Jürgen Hierold: That is precisely the main plus point in favour of flowform fastening. If I could reach both sides of a fastening point, I would probably choose to use rivets. But where I cannot reach both sides, the flowform fastening is the best fastening process to use. The screwdriver only requires access from one side.

Trixy Schmidt: Flowform fasteners have now become an established technique used by car body engineers in the automotive industry. Depending on the design, several hundred screws will be inserted into some larger vehicles. How are the screws fitted in such cases?

Jürgen Hierold: There are special screwdriving systems for this type of fastening technology. As a general rule robots are used to assemble the car bodywork. The robot moves the screwdriving system - which is the “end-of-arm tooling” - to each individual screw position. The screwdriver unit then places screw after screw in a totally reliable process.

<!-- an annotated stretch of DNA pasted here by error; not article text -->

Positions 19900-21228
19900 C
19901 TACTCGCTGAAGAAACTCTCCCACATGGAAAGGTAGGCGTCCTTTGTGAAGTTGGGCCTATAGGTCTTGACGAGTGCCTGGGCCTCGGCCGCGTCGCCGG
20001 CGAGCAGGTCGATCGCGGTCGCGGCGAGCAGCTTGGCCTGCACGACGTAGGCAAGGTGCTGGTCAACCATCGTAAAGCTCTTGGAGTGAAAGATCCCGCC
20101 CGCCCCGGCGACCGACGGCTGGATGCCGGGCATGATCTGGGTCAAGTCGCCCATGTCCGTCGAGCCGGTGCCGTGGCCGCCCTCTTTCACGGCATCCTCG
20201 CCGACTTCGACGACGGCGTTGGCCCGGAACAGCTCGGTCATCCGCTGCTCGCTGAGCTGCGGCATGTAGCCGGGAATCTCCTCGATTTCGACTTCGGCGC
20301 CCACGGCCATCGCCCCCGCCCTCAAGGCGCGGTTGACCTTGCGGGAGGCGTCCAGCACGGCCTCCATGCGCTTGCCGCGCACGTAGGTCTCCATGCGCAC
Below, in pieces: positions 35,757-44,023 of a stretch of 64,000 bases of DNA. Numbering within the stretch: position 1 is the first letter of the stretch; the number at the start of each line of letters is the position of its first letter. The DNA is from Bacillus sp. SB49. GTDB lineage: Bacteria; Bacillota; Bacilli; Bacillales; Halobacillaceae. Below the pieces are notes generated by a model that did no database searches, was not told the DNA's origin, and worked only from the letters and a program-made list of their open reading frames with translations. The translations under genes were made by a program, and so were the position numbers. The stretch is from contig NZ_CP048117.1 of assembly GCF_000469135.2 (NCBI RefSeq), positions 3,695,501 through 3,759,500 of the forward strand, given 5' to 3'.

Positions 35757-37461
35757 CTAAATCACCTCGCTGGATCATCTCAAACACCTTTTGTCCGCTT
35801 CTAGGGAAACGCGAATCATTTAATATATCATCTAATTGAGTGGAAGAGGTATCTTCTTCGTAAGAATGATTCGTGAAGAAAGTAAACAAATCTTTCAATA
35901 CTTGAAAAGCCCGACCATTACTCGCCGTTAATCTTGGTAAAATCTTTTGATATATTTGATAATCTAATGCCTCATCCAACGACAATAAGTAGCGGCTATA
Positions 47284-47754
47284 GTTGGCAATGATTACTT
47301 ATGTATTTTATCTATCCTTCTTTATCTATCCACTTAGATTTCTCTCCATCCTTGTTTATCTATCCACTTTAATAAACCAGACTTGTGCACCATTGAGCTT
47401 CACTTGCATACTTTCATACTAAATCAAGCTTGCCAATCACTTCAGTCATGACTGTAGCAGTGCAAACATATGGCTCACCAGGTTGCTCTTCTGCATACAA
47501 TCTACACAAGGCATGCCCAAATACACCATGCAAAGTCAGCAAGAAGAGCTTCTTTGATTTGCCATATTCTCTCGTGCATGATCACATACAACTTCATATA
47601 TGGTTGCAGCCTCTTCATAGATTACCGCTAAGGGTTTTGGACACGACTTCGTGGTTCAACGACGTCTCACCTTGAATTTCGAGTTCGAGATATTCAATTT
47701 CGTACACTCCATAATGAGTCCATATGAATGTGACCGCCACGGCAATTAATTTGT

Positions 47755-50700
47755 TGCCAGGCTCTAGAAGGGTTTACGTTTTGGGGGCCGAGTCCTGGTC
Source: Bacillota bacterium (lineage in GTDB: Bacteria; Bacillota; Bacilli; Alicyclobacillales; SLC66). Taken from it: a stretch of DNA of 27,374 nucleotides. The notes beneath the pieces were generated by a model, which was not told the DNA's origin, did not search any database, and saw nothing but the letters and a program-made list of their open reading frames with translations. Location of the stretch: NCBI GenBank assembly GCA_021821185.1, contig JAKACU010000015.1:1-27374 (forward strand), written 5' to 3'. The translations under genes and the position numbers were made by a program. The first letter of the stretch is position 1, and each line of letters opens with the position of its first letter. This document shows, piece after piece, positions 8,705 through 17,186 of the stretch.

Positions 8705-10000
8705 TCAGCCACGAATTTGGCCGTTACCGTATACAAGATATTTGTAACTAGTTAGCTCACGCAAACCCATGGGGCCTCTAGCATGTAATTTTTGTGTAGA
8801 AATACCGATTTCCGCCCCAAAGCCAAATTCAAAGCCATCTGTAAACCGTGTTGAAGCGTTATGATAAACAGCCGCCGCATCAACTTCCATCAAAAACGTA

Trixy Schmidt: Screwdriving specialist DEPRAG has recently introduced a flowform screwdriving system (FLS) onto the market. As sales manager you are very well aware of what customers want. What features of the new DEPRAG FLS unit would you highlight in particular?

Jürgen Hierold: Our established product lines such as the MINIMAT-EC and MICROMAT-EC stationary screwdrivers, DEPRAG measurement and feeder technology as well as our screwdriving stations and assembly systems have been firm fixtures on the market over several decades. This well-established technology forms the basis of our development work for the new flowform screwdriving system. One of the traditional requirements made by our customers in car body construction is the capacity to perform screw fastening operations in confined spaces. Our designers have addressed this issue in particular.